Newly elected state Sen. Craig Wilcox already has a slight leg up on his other freshman colleagues in the General Assembly. That’s because he already has seen legislative action at its most frenetic pace.
After the October retirement of outgoing state Sen. Pamela Althoff, who chose to run for the McHenry County Board during the election cycle, Wilcox was appointed to the state Senate seat for which he already was running. That meant that, unlike other incoming freshmen, Wilcox, R-McHenry, actually got to take part in the November veto session, when lawmakers overrode a number of outgoing Gov. Bruce Rauner’s vetoes.
“And veto session for a new legislator is quite a whirlwind,” Wilcox said. “It forces you to start learning the rules and understanding how things process maybe quicker than if you were just initially starting out after inauguration.”
Now Wilcox, a retired U.S. Air Force officer and former McHenry County Board member, is looking ahead to his first full session, where he expects things to move at a slower and more orderly pace.
“January and February, I suspect, will be significantly quieter and less hectic than veto session was,” he said after taking office. “So while it was a challenge, I certainly think I’m in a better position to represent the district now than if I were just starting out this coming week.”
For Wilcox and other Republicans in the General Assembly, 2019 promises to be a challenging year. With Democrats holding supermajorities in both chambers and a new Democratic governor, J.B. Pritzker, in office, the GOP caucus will have very few cards to play.
That means they’ll have to make strategic choices. Should they try to work with Democrats to achieve bipartisan compromises and, hopefully, moderate some of the majority party’s more liberal initiatives; or should they stick to their conservative principles in hopes of creating a solid brand that will play better in the 2020 elections?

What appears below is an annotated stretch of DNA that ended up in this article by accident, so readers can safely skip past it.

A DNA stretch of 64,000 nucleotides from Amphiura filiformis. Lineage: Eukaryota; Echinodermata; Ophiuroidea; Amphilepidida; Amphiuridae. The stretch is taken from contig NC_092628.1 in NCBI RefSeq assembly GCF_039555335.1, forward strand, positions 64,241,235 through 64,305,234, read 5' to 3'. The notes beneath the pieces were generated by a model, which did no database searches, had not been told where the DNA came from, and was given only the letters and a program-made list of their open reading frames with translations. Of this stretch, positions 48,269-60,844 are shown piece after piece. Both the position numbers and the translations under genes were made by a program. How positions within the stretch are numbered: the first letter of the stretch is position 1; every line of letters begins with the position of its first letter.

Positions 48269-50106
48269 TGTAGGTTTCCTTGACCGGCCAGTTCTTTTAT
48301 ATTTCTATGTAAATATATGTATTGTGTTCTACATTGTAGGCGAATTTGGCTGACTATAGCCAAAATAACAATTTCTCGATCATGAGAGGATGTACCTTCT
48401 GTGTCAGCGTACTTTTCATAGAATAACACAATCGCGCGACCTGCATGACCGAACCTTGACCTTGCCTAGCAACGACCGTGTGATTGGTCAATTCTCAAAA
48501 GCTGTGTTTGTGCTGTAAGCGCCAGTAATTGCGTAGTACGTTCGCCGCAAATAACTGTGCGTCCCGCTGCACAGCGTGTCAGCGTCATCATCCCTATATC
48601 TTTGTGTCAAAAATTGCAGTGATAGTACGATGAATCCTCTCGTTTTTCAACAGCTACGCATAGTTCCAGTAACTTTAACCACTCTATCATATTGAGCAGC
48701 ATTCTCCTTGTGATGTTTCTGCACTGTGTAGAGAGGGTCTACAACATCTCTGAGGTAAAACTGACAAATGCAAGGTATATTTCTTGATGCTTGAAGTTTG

For the time being, at least, Wilcox said he’s optimistic that the Pritzker administration will be willing to work with and listen to Republicans.
“If you listen to the talk that has gone on since the election, I think there’s a healthy optimism that there’s an opportunity to work together and across the aisle,” he said. “Those are what the words are saying, and I believe everyone is hopeful that the actions will then follow. So I think over the next two months, my primary focus is going to be watching how new legislation is brought forward – if it’s developed behind doors and the first time Republicans get to see it is when it’s filed and comes up in committee – or will there be true bipartisan discussion in the development of legislation before something gets filed?”
If bipartisanship and compromise prove not to be possible, however, Wilcox said he is prepared to take a stand by sticking to his conservative principles. In fact, he said, that sometimes can be easier for a minority party that doesn’t have to worry about building a majority coalition.
“If you are truly in a superminority, I think there’s a chance, in my view, to be a bit more true to representing your district,” Wilcox said.